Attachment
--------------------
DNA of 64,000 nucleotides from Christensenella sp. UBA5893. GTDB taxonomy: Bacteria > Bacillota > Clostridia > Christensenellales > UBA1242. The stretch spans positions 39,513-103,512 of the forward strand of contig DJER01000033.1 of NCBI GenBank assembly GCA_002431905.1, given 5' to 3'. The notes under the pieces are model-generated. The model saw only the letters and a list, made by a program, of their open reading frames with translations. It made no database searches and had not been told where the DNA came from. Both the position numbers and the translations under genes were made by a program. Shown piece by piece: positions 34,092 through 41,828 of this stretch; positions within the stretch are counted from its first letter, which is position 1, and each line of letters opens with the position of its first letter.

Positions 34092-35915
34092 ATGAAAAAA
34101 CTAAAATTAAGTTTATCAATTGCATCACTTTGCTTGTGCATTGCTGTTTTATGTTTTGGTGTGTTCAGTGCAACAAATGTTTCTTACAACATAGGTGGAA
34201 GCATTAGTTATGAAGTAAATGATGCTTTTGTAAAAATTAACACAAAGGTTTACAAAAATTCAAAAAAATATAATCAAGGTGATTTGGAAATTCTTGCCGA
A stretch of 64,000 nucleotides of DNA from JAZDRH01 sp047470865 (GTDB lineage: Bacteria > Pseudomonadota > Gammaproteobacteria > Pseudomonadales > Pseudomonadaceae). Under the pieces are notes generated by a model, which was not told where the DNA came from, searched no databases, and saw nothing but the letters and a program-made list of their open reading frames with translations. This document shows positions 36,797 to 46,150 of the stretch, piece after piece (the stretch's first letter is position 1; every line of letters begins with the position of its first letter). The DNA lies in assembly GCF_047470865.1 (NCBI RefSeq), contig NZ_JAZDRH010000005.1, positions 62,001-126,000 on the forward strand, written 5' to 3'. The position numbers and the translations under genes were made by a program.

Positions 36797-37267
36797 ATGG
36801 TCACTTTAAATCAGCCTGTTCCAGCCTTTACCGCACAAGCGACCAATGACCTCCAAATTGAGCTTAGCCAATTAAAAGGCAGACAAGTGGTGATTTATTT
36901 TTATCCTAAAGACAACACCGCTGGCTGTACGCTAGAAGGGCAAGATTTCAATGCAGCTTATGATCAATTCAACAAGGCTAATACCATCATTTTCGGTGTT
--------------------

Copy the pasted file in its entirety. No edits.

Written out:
DNA of 64,000 nucleotides from Christensenella sp. UBA5893. GTDB taxonomy: Bacteria > Bacillota > Clostridia > Christensenellales > UBA1242. The stretch spans positions 39,513-103,512 of the forward strand of contig DJER01000033.1 of NCBI GenBank assembly GCA_002431905.1, given 5' to 3'. The notes under the pieces are model-generated. The model saw only the letters and a list, made by a program, of their open reading frames with translations. It made no database searches and had not been told where the DNA came from. Both the position numbers and the translations under genes were made by a program. Shown piece by piece: positions 34,092 through 41,828 of this stretch; positions within the stretch are counted from its first letter, which is position 1, and each line of letters opens with the position of its first letter.

Positions 34092-35915
34092 ATGAAAAAA
34101 CTAAAATTAAGTTTATCAATTGCATCACTTTGCTTGTGCATTGCTGTTTTATGTTTTGGTGTGTTCAGTGCAACAAATGTTTCTTACAACATAGGTGGAA
34201 GCATTAGTTATGAAGTAAATGATGCTTTTGTAAAAATTAACACAAAGGTTTACAAAAATTCAAAAAAATATAATCAAGGTGATTTGGAAATTCTTGCCGA
A stretch of 64,000 nucleotides of DNA from JAZDRH01 sp047470865 (GTDB lineage: Bacteria > Pseudomonadota > Gammaproteobacteria > Pseudomonadales > Pseudomonadaceae). Under the pieces are notes generated by a model, which was not told where the DNA came from, searched no databases, and saw nothing but the letters and a program-made list of their open reading frames with translations. This document shows positions 36,797 to 46,150 of the stretch, piece after piece (the stretch's first letter is position 1; every line of letters begins with the position of its first letter). The DNA lies in assembly GCF_047470865.1 (NCBI RefSeq), contig NZ_JAZDRH010000005.1, positions 62,001-126,000 on the forward strand, written 5' to 3'. The position numbers and the translations under genes were made by a program.

Positions 36797-37267
36797 ATGG
36801 TCACTTTAAATCAGCCTGTTCCAGCCTTTACCGCACAAGCGACCAATGACCTCCAAATTGAGCTTAGCCAATTAAAAGGCAGACAAGTGGTGATTTATTT
36901 TTATCCTAAAGACAACACCGCTGGCTGTACGCTAGAAGGGCAAGATTTCAATGCAGCTTATGATCAATTCAACAAGGCTAATACCATCATTTTCGGTGTT